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Intel processors power a growing number of supercomputers, according to a semiannual survey known as the Top500 list that's compiled by researchers at the University of Mannheim, the University of Tennessee, and the National Energy Research Scientific Computing Center at the Lawrence Berkeley National Laboratory.
The number of the 500 largest systems employing Intel chips grew in the last six months to 119 from 56, representing a major shift in the marketplace, the researchers say. With this increase, Intel processors join IBM's Power architecture and Hewlett-Packard's PA-RISC chips as the dominant processors used in high-performance cluster systems, the survey says.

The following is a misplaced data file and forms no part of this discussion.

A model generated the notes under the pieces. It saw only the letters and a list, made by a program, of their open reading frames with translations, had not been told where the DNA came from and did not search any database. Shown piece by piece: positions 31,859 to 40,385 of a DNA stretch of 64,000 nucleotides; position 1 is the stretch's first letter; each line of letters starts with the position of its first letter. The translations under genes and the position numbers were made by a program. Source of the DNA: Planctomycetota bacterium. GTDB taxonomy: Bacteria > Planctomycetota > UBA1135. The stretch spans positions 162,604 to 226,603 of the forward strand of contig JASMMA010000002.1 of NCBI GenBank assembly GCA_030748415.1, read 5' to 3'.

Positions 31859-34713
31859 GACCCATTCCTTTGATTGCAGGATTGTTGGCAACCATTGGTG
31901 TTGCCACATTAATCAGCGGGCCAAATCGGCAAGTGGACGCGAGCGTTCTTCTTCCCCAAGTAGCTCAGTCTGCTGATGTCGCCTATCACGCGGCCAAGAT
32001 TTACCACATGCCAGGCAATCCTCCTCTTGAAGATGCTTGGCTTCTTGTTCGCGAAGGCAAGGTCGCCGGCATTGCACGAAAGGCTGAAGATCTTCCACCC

Most supercomputing occurs in the United States. Seven of the 10 largest systems and just over half of all 500 systems are installed in the United States. Fifty-five percent of supercomputing muscle, based on processor speed, also resides here. More than 90% of the 500 systems were built here. These numbers demonstrate the United States' continued leadership in the usage and production of high-performance computing, the researchers say.
Yet the world's largest supercomputer is located in Japan. The Earth Simulator supercomputer, built by NEC Corp. and installed last year at the Earth Simulator Center in Yokohama, Japan, can conduct 35.86 trillion calculations a second. No. 2 is the ASCI Q system at Los Alamos National Laboratory, which can calculate at a speed of 13.88 teraflops a second. These two supercomputers are the only systems ever to exceed the 10-teraflop mark. ASCI Q, built by HP, is based on the AlphaServer SC computer system.
Researchers will present their findings this week at the ISC2003 Conference in Heidelberg, Germany.